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www.emiliaromagnaturismo.it Emilia-Romagna Turismo

Parmigiano Reggiano



Last update 13/08/2014 (ref.30109)
by the local editorial office of FANANO
Piazza Marconi, 1 41021 Fanano (MO)
Telefono: 0536/68803 int. 222 Fax: 0536/68954 Email: turismo@comune.fanano.mo.it

Parmigiano-Reggiano is a hard, granular cheese, cooked but not pressed, named after the producing areas near Parma, Reggio Emilia, Modena, and Bologna (all in Emilia-Romagna), and Mantova (in Lombardia), Italy. Under Italian law, only cheese produced in these provinces may be labelled "Parmigiano-Reggiano", and European law classifies the name, as well as the translation "Parmesan", as a protected designation of origin.

Parmigiano-Reggiano is commonly grated over pasta dishes, stirred into soups and risottos, and eaten on its own. It is often shaved or grated over other dishes.

Slivers and chunks of the hardest parts of the crust are sometimes simmered in soup. They can also be just roasted and eaten as a snack.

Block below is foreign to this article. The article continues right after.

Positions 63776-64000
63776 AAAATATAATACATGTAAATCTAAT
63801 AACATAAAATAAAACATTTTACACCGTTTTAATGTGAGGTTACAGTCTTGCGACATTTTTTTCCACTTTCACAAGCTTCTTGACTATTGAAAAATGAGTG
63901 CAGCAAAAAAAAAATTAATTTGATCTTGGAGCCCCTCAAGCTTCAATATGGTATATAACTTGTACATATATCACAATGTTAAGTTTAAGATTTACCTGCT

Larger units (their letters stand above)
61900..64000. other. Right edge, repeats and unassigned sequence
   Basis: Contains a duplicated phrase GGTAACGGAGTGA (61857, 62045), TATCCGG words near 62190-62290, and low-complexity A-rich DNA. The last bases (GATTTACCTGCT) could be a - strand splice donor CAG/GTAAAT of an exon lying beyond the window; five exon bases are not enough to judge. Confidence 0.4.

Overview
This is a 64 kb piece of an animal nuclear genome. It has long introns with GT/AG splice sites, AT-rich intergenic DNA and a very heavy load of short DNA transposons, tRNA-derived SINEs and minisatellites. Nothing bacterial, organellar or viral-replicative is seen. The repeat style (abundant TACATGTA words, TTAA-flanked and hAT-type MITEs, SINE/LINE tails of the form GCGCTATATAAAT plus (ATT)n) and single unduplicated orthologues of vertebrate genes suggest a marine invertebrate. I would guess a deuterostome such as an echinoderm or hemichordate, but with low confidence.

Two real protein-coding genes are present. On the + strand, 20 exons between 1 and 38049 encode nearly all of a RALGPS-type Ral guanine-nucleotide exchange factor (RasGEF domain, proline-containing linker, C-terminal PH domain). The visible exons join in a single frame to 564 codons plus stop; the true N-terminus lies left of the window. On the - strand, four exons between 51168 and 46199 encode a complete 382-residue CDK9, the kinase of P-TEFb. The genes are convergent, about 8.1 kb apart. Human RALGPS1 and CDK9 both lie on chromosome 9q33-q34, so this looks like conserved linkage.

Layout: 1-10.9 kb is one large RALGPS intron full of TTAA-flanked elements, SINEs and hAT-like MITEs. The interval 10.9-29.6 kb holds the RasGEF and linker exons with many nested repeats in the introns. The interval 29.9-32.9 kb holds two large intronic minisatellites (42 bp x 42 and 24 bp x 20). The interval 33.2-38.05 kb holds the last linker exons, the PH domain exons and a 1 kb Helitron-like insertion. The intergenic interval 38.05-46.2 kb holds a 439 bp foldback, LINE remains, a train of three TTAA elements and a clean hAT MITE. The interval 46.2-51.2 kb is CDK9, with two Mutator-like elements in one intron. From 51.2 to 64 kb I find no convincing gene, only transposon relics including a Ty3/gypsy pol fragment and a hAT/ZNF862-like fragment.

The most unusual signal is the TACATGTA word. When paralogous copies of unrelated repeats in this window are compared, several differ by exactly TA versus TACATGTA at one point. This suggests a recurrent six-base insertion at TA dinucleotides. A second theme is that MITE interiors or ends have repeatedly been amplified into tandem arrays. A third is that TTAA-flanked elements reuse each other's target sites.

The hollowed-out crust of a whole wheel of Parmigiano can be used as a serving pot for large groups.

The name is trademarked and, in Italy, legal exclusive control is exercised over its production and sale by the Parmigiano-Reggiano cheese Consorzio, which was created by a governmental decree. Each wheel must meet strict criteria early in the aging process, when the cheese is still soft and creamy, to merit the official seal and be placed in storage for aging.

According to legend, Parmigiano-Reggiano was created in the course of the Middle Ages in Bibbiano, in the province of Reggio Emilia. Its production soon spread to the Parma and Modena areas. Historical documents show that in the 13th and 14th centuries, Parmigiano was already very similar to that produced today, which suggests its origins can be traced to far earlier.

It was praised as early as 1348 in the writings of Boccaccio; in the Decameron, he invents ‘a mountain, all of grated Parmesan cheese’, on which ‘dwell folk that do nought else but make macaroni and ravioli, and boil them in capon's broth, and then throw them down to be scrambled for; and hard by flows a rivulet of Vernaccia, the best that ever was drunk, and never a drop of water therein.’[3]

During the Great Fire of London of 1666, Samuel Pepys buried his "Parmazan cheese, as well as his wine and some other things" to preserve them.

This cheese along with other dairy products are produced in our region by:

-La Latteria del Cimone - Via Ca' Frati 200 - 0536/ 68 031 - 0536/ 901 197;
-Il Caseificio Fior di Latte - Via Poggiolo 580 - 0534/ 31 126